Canadian Studies Program
213 Moses Hall #2308
WEBSITE | EMAIL | DONATE
Canadian Studies Program | Univ. of California, Berkeley, 213 Moses Hall #2308, Berkeley, CA 94720

Welcome back to campus; upcoming events; grizzly DNA surprise ūüźĽ

A newsletter from one of our fellow Canadian organizations in the Bay Area.


Canadian Studies Announcements
In this issue:
  • A welcome message from program director Irene Bloemraad
  • Upcoming event: The Politics of Coronavirus in Canada and the United States
  • In the news: ‘Mind Blowing’ study links BC grizzlies and Native languages
  • Call for papers: Annual conference of the French Association of Canadian Studies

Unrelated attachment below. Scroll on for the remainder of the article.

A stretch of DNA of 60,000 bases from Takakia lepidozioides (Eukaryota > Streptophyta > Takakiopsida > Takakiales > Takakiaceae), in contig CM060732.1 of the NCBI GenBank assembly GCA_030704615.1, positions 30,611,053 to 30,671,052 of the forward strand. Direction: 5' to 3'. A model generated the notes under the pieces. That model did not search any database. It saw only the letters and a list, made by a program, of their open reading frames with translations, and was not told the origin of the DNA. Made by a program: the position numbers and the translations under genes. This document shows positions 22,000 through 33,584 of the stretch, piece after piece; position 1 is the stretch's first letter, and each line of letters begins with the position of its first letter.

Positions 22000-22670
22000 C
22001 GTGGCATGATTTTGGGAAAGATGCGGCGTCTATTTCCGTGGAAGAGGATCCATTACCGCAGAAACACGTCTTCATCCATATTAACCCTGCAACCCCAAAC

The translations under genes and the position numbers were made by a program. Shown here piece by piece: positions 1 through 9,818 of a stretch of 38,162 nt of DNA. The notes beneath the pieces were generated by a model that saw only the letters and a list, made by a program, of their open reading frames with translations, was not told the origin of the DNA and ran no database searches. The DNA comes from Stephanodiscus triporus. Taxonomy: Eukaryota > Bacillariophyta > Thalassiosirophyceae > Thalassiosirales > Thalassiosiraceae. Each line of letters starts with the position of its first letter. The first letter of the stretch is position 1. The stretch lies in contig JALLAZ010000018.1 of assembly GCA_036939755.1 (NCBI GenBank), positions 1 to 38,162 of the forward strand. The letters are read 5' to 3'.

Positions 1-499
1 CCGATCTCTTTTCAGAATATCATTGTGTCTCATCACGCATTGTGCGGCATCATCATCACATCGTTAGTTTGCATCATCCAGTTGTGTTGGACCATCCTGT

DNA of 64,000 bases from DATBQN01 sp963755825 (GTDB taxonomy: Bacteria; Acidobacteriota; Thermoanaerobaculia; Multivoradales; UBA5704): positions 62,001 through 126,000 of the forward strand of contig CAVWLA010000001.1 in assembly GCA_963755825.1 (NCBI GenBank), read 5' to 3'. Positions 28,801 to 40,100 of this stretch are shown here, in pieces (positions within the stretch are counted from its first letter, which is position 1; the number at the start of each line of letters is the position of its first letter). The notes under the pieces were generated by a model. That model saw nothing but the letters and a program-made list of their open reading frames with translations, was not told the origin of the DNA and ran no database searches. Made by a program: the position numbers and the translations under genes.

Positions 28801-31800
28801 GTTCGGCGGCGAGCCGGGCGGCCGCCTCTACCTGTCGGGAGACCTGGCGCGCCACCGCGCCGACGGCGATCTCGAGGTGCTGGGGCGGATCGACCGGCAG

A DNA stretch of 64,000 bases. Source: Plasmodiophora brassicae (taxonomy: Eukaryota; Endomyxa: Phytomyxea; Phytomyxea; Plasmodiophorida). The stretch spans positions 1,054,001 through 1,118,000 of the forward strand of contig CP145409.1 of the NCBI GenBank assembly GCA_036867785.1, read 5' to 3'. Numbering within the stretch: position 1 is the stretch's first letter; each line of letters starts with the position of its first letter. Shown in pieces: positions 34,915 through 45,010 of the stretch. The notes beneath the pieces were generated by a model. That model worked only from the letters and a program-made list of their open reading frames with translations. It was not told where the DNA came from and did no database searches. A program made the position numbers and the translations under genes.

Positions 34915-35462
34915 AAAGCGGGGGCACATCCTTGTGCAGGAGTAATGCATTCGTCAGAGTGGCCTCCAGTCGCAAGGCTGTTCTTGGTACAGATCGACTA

• External event: Kitchen gadgets from the Kathleen Thompson Hill collection
  • External event: “Inuit: The Arctic We Want”
A Message From Our Director
This Wednesday marks an exciting milestone, as students return to Berkeley for the first time in over a year. Like many of you, we’re still navigating our physical return to campus and what that means for our program. But no matter how the fall shapes up, we’ll still be offering events and programs that create a forum for important Canadian topics, and supporting students engaged in research that promotes a greater understanding of Canada and its people.
As we work through a “return to normalcy” together, we thank you for being a part of our Canadian Studies community and hope to see you in person before too long!
Warmly,
Irene Bloemraad, Program Co-Director
UPCOMING EVENT
Elections Matter: The Politics of Coronavirus in Canada and the United States
September 14 | 12:30 pm | Online | RSVP here